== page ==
Sony’s laser projectors, including VPL-FHZ60, VPL-FHZ65, and VPL-FHZ700L provide improved images with less downtime. The Distance Education Network (DEN@Viterbi) in the office of Graduate and Professional Programs at the University of Southern California’s Viterbi School of Engineering relies on technology to help keep its on-campus and off-campus students engaged and informed throughout the course of their curriculum and to conduct two-way lectures and discussions in real time. Positioned at the top of U.S. News and World Report’s rankings for online graduate information technology programs and graduate engineering programs, the school offers 37 different Master’s degrees, five graduate certificate programs, and multiple executive education offerings, which can be obtained without physically setting foot on the campus. Teaching rigorous coursework to remote and in-person students simultaneously creates a need for the latest advancements in educational technology to ensure a collaborative and connected learning environment for global participants. The DEN@Viterbi team found that Sony’s remote-controlled cameras and laser projectors provided the experience and quality they needed, while being easy enough for student workers to learn and operate.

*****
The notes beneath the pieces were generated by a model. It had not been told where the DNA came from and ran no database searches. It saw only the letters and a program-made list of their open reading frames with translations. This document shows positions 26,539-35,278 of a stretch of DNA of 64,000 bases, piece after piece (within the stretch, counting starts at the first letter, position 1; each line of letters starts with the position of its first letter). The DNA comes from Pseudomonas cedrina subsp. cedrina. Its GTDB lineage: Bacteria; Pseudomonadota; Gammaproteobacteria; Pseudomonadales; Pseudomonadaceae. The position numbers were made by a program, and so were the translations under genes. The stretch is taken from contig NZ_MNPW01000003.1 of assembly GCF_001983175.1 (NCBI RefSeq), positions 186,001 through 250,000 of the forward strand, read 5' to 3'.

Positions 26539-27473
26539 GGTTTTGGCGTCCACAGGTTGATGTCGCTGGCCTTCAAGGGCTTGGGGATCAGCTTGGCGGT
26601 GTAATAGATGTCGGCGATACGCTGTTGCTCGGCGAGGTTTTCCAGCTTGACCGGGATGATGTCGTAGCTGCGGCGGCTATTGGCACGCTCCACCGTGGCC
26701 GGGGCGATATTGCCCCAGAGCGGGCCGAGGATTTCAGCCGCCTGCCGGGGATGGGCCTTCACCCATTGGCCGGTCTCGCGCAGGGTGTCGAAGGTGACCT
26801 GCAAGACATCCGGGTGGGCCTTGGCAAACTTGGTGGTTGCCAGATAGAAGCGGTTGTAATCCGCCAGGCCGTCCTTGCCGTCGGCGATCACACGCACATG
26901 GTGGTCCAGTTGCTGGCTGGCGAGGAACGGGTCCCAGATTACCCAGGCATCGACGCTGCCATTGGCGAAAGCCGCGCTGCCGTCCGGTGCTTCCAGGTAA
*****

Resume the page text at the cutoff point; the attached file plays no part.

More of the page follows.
While the DEN@Viterbi classrooms look like regular classrooms, their lectures are broadcast live using Sony’s BRC-H700, BRC-H800, and BRC-H900 cameras and remote controllers. Traditional on-campus students benefit from the presence of Sony’s laser projectors, including VPL-FHZ60, VPL-FHZ65, and VPL-FHZ700L and the distance students benefit from the high-quality video recordings generated from the Sony equipment.